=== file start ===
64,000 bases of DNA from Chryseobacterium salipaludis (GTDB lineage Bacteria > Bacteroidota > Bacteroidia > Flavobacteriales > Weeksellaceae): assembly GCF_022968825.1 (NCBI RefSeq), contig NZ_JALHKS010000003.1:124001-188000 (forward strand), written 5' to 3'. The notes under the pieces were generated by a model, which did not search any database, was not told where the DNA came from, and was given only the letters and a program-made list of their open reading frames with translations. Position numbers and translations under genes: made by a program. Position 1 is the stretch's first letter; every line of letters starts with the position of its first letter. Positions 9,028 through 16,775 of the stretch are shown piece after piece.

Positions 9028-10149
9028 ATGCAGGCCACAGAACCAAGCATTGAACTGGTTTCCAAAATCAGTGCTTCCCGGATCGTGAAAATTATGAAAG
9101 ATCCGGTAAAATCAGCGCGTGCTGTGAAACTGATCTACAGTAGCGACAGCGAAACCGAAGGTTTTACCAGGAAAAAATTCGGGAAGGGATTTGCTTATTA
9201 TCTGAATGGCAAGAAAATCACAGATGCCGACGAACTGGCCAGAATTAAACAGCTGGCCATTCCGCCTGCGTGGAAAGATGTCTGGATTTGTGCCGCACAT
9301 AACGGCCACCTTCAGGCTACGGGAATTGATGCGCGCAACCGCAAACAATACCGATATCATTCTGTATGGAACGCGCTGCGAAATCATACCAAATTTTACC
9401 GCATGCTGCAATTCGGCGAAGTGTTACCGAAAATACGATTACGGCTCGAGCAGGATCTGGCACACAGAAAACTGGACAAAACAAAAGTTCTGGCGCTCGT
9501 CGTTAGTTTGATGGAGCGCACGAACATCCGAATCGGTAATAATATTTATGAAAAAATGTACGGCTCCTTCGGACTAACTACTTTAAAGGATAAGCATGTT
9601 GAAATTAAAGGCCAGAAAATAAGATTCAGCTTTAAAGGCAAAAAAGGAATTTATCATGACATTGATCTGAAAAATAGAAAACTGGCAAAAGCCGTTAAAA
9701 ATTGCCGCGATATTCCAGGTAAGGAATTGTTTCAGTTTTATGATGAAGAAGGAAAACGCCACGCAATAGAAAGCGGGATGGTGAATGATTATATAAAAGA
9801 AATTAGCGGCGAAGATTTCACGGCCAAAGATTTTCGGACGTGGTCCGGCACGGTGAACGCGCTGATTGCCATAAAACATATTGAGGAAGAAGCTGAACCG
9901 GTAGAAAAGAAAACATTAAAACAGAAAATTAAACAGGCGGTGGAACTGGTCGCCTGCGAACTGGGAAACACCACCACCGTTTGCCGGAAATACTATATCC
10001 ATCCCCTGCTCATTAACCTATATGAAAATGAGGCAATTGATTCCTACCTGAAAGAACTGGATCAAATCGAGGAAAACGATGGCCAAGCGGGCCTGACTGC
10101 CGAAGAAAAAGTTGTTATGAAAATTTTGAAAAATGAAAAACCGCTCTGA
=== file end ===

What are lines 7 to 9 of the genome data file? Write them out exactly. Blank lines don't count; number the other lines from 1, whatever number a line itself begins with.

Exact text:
9401 GCATGCTGCAATTCGGCGAAGTGTTACCGAAAATACGATTACGGCTCGAGCAGGATCTGGCACACAGAAAACTGGACAAAACAAAAGTTCTGGCGCTCGT
9501 CGTTAGTTTGATGGAGCGCACGAACATCCGAATCGGTAATAATATTTATGAAAAAATGTACGGCTCCTTCGGACTAACTACTTTAAAGGATAAGCATGTT
9601 GAAATTAAAGGCCAGAAAATAAGATTCAGCTTTAAAGGCAAAAAAGGAATTTATCATGACATTGATCTGAAAAATAGAAAACTGGCAAAAGCCGTTAAAA